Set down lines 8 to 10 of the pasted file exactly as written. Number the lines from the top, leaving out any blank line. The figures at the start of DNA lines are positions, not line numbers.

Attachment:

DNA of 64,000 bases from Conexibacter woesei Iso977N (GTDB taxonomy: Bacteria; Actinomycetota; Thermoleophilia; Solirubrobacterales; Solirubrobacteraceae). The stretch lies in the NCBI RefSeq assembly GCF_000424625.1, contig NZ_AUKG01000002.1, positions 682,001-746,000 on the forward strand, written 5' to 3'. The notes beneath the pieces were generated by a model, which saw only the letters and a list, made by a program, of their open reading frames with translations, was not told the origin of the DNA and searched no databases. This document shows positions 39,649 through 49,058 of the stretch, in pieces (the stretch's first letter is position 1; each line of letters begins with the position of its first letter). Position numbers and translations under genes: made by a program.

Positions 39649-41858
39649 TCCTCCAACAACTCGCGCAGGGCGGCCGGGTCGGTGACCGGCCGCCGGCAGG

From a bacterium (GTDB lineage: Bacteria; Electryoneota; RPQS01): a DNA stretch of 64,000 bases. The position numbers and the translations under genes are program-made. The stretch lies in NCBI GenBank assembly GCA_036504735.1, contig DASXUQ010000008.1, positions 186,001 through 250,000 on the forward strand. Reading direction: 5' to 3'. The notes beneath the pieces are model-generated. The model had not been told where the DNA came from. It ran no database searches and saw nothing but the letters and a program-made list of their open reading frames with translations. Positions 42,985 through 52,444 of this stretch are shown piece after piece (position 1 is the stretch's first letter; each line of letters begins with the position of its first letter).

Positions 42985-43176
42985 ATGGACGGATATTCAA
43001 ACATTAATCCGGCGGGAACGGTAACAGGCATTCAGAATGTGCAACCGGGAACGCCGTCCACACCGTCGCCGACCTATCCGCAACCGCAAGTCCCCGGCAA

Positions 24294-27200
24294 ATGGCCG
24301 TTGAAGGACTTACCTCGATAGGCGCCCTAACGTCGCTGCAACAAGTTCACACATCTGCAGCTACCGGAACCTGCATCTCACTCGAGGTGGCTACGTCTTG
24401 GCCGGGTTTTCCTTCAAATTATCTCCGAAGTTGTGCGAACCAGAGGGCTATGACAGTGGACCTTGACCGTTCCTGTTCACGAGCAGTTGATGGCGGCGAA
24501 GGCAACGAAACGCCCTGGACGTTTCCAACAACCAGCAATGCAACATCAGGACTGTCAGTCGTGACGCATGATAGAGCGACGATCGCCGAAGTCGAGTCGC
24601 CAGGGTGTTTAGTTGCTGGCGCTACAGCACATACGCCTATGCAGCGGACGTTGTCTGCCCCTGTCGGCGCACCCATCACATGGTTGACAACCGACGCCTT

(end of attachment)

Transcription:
Positions 24294-27200
24294 ATGGCCG
24301 TTGAAGGACTTACCTCGATAGGCGCCCTAACGTCGCTGCAACAAGTTCACACATCTGCAGCTACCGGAACCTGCATCTCACTCGAGGTGGCTACGTCTTG